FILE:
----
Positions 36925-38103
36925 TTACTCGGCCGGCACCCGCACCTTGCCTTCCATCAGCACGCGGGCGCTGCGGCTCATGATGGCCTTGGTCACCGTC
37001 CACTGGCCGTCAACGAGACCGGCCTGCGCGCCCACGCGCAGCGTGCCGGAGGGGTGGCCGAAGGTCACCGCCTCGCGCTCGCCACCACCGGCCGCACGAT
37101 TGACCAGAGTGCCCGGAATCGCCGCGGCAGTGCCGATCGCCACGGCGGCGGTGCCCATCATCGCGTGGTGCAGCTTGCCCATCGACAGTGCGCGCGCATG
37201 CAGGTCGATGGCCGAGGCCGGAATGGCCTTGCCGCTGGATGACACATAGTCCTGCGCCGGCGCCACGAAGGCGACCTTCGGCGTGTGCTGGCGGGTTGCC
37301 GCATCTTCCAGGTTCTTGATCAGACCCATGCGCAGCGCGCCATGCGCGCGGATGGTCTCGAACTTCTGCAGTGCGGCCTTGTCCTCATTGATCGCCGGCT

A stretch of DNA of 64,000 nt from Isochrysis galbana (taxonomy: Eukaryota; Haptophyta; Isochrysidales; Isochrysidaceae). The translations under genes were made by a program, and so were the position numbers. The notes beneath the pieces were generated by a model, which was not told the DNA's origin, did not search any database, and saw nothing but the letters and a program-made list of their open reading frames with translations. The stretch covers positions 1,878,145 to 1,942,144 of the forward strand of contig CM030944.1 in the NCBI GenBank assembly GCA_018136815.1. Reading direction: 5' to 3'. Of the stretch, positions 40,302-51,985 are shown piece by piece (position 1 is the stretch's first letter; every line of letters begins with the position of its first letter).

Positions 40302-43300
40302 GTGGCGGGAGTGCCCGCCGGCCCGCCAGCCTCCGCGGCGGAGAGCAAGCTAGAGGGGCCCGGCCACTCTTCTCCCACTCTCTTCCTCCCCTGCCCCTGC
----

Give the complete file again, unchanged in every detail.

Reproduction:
Positions 36925-38103
36925 TTACTCGGCCGGCACCCGCACCTTGCCTTCCATCAGCACGCGGGCGCTGCGGCTCATGATGGCCTTGGTCACCGTC
37001 CACTGGCCGTCAACGAGACCGGCCTGCGCGCCCACGCGCAGCGTGCCGGAGGGGTGGCCGAAGGTCACCGCCTCGCGCTCGCCACCACCGGCCGCACGAT
37101 TGACCAGAGTGCCCGGAATCGCCGCGGCAGTGCCGATCGCCACGGCGGCGGTGCCCATCATCGCGTGGTGCAGCTTGCCCATCGACAGTGCGCGCGCATG
37201 CAGGTCGATGGCCGAGGCCGGAATGGCCTTGCCGCTGGATGACACATAGTCCTGCGCCGGCGCCACGAAGGCGACCTTCGGCGTGTGCTGGCGGGTTGCC
37301 GCATCTTCCAGGTTCTTGATCAGACCCATGCGCAGCGCGCCATGCGCGCGGATGGTCTCGAACTTCTGCAGTGCGGCCTTGTCCTCATTGATCGCCGGCT

A stretch of DNA of 64,000 nt from Isochrysis galbana (taxonomy: Eukaryota; Haptophyta; Isochrysidales; Isochrysidaceae). The translations under genes were made by a program, and so were the position numbers. The notes beneath the pieces were generated by a model, which was not told the DNA's origin, did not search any database, and saw nothing but the letters and a program-made list of their open reading frames with translations. The stretch covers positions 1,878,145 to 1,942,144 of the forward strand of contig CM030944.1 in the NCBI GenBank assembly GCA_018136815.1. Reading direction: 5' to 3'. Of the stretch, positions 40,302-51,985 are shown piece by piece (position 1 is the stretch's first letter; every line of letters begins with the position of its first letter).

Positions 40302-43300
40302 GTGGCGGGAGTGCCCGCCGGCCCGCCAGCCTCCGCGGCGGAGAGCAAGCTAGAGGGGCCCGGCCACTCTTCTCCCACTCTCTTCCTCCCCTGCCCCTGC